2018 Pegasus Green
2019 650 Continental GT Ice Queen or white
2020 Trials 500 Green and Chrome


him a layin

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Reply #7 on: August 30, 2022, 11:23:34 am
I think now it’ll be best to just trade it in on the new 412 Sram.
likely the easiest way to get there if that's where you want to go.

right now my battery has died from sitting for 3 weeks. charger failed o save it. i've got family business to attend to in florida, so it may just continue to sit for the next month or so. obviously a battery cutoff is in my future, but there's not much room under there. maybe on the left, glued to the back of the side cover?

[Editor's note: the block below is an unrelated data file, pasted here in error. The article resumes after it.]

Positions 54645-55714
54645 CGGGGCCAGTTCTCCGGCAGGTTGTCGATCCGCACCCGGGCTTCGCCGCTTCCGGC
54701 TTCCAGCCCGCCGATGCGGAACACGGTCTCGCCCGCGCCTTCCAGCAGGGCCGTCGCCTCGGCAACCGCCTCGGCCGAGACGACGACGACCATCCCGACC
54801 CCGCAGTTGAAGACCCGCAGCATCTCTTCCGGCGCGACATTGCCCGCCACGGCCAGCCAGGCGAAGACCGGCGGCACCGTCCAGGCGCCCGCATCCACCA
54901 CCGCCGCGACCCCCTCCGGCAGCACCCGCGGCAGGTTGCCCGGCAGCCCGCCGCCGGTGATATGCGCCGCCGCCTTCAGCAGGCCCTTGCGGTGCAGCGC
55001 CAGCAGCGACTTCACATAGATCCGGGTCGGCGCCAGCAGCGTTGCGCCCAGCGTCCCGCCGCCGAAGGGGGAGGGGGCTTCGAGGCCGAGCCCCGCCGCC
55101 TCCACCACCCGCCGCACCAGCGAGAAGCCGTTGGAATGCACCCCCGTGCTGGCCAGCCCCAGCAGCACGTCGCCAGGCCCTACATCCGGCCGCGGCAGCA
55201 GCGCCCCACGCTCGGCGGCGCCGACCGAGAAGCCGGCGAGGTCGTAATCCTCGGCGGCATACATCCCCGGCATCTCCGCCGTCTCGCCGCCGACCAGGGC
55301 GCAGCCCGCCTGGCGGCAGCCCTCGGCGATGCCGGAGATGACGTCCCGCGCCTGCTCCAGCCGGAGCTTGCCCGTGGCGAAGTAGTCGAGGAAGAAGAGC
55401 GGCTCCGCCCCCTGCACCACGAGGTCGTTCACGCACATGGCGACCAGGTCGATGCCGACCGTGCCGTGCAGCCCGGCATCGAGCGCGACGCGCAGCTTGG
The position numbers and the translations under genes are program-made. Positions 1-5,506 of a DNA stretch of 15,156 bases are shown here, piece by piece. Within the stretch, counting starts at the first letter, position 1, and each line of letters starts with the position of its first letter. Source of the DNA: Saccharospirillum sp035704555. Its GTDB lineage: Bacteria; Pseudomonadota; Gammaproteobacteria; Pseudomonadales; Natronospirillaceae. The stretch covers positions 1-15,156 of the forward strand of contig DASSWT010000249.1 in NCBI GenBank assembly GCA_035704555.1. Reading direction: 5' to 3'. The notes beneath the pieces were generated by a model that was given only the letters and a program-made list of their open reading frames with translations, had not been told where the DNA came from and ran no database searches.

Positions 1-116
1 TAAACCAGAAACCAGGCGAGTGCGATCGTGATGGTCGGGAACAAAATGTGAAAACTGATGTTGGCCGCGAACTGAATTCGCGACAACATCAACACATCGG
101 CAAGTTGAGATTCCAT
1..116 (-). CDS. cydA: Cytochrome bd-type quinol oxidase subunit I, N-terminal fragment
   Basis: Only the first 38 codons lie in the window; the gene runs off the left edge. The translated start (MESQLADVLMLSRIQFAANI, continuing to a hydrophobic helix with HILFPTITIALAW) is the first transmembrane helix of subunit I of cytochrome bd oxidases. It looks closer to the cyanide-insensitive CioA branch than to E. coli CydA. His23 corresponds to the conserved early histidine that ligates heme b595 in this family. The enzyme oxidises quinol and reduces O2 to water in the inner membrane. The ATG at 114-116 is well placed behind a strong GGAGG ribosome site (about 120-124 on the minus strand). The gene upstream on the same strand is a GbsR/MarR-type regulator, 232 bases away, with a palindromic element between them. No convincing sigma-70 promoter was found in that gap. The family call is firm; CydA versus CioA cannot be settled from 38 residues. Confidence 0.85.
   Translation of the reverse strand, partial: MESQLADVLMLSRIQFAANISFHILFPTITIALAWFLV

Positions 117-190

focus, man, focus!



BJMS

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Reply #8 on: August 30, 2022, 11:54:14 am
this is all speculative since i've ridden the bike very little so far, but it seems overly tall and overly heavy to me. so at some point in the future i may decide to "fix" these issues. tall can be addressed with lowering links and fork adjustment, heavy can be addressed by replacing heavy components with lighter ones (muffler?LI battery?) or even omitting them altogether. i'm looking at you, tank guard bars, and you too, extra front fender, and maybe even you, handlebar weights. also maybe "tidying up" the tail, a la scram.

i expect you more experienced folks have opinions about all of this so please, do share. no hurry, take your time. and yes, i know, cut back on dessert. fat chance.

Sounds like you should swap it for a Scram.
Lower, (a little bit) lighter, no extra front fender, no tank bars, no rear rack etc.